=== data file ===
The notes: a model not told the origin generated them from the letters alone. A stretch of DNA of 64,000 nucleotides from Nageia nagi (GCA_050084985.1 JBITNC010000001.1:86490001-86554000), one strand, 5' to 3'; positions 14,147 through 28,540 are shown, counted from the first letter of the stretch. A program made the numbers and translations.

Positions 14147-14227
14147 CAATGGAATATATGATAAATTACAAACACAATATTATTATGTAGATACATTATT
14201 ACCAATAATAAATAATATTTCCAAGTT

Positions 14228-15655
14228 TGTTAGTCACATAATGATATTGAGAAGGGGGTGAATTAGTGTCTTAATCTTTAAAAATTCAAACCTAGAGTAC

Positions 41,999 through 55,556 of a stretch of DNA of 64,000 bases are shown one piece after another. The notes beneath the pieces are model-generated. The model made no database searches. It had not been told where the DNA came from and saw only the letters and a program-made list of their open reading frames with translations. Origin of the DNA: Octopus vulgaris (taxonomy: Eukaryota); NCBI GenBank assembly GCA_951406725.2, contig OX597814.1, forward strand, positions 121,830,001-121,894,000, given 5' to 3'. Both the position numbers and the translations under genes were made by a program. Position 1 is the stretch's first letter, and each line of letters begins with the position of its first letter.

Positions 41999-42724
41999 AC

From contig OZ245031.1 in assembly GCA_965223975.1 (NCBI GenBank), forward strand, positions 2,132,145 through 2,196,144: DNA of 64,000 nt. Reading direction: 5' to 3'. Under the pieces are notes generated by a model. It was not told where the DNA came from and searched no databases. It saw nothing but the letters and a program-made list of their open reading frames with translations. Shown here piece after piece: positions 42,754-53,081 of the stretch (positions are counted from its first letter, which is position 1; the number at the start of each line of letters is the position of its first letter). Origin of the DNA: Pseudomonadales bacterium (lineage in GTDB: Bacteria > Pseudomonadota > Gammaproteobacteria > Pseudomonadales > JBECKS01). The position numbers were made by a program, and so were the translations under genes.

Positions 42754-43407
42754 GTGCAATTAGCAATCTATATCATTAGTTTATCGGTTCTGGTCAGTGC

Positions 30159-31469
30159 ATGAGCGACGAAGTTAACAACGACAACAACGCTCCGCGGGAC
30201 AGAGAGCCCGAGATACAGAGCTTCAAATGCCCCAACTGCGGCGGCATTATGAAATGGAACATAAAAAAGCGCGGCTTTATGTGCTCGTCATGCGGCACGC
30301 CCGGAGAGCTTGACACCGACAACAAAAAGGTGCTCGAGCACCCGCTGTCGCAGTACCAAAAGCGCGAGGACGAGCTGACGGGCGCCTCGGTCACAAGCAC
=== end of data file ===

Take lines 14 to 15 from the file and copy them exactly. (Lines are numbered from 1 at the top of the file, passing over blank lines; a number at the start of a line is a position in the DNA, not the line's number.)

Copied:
30159 ATGAGCGACGAAGTTAACAACGACAACAACGCTCCGCGGGAC
30201 AGAGAGCCCGAGATACAGAGCTTCAAATGCCCCAACTGCGGCGGCATTATGAAATGGAACATAAAAAAGCGCGGCTTTATGTGCTCGTCATGCGGCACGC